Landmark genocide trial in Guatemala against former military dictator Ríos Montt

April 3, 2013

Former Guatemalan dictator José Efrain Ríos Montt (1982-83) and his then chief of military intelligence, José Mauricio Rodríguez Sánchez, are on trial in Guatemala for genocide and crimes against humanity. The charges arise from systematic massacres of the country’s indigenous population carried out by military and paramilitary forces during the country’s brutal civil war. After decades of preparation and advocacy by long-time Hivos partners Center for Human Rights Legal Action (CALDH) and the Association of Justice and Reconciliation (AJR), the trial began on March 19, 2013.

The thirty six years of civil war led to the death of approximately 350,000 mostly indigenous peasants from various Maya ethnic groups. Almost 90 percent of the killings can be directly attributed to the military. Tens of thousands of indigenous farmers were forced to either flee into the mountains and jungle or face fierce repression and killing by ruthless armed forces and the Patrullas de Autodefensa Civil (PACs) civilian militias. The latter played an important role in the suppression of the indigenous population and Ríos Montt’s genocidal policy. The conflict came finally to an end in 1996 when a peace agreement was signed thanks to the negotiating efforts of Norway.

Hivos partner the Center for Human Rights Legal Action, a leading Guatemalan NGO, and human rights lawyer Edgar Pérez of the Guatemalan Human Rights Law Office, representing the Association of Justice and Reconciliation (a Guatemala-based organization founded by survivors of Guatemala’s military campaign against indigenous villages), initiated a complaint with the Public Ministry in 2001 seeking the investigation and prosecution of the commanders responsible for the violations committed in 1982 and 1983, the most brutal years of Guatemala’s civil war.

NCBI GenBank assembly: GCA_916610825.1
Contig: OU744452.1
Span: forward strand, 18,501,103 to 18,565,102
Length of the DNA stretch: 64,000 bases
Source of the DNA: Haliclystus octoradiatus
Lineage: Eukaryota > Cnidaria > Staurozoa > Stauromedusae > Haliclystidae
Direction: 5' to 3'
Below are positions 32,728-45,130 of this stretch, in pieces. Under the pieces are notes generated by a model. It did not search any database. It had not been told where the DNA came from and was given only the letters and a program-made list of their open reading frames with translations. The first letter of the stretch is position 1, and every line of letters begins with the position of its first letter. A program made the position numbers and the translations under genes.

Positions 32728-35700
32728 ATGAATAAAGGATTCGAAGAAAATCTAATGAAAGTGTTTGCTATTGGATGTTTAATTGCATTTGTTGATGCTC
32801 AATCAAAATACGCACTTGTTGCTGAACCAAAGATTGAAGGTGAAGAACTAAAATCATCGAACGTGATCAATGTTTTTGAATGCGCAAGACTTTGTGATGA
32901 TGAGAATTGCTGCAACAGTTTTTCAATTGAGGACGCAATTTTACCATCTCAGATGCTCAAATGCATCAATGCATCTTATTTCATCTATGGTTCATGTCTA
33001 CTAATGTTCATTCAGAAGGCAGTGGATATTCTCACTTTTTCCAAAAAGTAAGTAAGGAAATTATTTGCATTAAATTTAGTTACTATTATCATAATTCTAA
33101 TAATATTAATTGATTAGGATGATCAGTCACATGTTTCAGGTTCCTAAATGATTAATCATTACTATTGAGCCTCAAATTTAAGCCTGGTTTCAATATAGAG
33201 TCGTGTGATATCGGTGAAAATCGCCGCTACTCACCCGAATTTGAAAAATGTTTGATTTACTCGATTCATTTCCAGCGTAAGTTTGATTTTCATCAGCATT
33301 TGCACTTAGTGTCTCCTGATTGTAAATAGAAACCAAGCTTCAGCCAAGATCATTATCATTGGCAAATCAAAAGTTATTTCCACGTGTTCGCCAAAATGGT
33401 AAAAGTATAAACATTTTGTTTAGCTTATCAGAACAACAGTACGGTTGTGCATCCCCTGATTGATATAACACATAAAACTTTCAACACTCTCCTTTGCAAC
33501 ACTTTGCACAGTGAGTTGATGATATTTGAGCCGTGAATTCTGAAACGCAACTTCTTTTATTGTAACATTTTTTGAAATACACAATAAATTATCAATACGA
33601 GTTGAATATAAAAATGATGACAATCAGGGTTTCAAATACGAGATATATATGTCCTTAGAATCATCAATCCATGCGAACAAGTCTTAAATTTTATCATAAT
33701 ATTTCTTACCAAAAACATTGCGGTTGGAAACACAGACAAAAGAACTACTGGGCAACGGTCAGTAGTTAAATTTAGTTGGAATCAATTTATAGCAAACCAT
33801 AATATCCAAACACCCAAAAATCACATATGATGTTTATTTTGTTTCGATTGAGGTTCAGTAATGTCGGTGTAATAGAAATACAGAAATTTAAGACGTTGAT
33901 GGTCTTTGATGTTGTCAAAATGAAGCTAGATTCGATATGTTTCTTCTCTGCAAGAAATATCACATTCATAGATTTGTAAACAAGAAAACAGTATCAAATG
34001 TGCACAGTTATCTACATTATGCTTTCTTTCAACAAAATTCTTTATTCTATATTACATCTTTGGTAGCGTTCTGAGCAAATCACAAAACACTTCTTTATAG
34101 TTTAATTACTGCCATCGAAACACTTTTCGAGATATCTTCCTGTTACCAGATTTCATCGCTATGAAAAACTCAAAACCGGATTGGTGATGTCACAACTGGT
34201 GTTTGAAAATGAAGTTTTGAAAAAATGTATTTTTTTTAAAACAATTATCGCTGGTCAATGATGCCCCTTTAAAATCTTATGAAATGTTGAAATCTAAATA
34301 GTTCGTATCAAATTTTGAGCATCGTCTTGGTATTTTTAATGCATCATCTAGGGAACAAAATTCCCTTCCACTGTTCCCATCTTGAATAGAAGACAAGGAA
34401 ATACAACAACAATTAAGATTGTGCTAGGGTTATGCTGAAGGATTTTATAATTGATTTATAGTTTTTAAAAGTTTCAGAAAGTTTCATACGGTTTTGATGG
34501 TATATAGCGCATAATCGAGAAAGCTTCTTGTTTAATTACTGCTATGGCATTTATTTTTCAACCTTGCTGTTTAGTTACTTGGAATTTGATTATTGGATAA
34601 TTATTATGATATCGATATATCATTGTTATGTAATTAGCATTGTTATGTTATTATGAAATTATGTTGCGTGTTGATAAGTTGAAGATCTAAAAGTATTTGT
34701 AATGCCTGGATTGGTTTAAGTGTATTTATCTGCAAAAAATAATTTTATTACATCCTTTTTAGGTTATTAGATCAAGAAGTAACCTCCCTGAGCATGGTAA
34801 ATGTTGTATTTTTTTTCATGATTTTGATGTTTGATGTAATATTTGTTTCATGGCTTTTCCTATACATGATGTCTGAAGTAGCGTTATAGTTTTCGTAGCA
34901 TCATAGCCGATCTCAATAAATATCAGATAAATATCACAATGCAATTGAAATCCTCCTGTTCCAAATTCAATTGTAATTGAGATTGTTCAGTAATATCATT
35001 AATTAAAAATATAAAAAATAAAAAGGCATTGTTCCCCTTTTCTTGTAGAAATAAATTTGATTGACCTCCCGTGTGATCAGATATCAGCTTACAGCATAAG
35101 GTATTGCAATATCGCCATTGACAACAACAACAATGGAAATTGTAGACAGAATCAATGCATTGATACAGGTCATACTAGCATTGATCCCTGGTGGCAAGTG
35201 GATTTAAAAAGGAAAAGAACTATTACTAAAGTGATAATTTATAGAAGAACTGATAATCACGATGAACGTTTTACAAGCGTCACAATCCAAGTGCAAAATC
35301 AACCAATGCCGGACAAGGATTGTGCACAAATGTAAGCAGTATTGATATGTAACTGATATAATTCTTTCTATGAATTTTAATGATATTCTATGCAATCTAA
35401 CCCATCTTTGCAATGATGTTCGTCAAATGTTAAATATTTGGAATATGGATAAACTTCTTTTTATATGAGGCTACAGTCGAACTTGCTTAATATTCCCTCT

This is the first time a former head of state has been prosecuted for genocide in a national, as opposed to an international, court. The trial is an important milestone in holding political and military leaders accountable for international crimes. Hivos is very proud that this unique landmark trial can be attributed to the ongoing endeavors of our partners CALDH and AJR to search for justice in Guatemala.

For Guatemalans, it is hoped it will also contribute to an accurate historical account of the gross human rights violations committed during the civil war, in a process that will reinforce the country’s young democracy.

You can follow the trial proceedings on Twitter at and at the special website set up as a project of the Open Society Justice Initiative for this purpose: In Spanish: la audiencia en vivo y resumes diarias.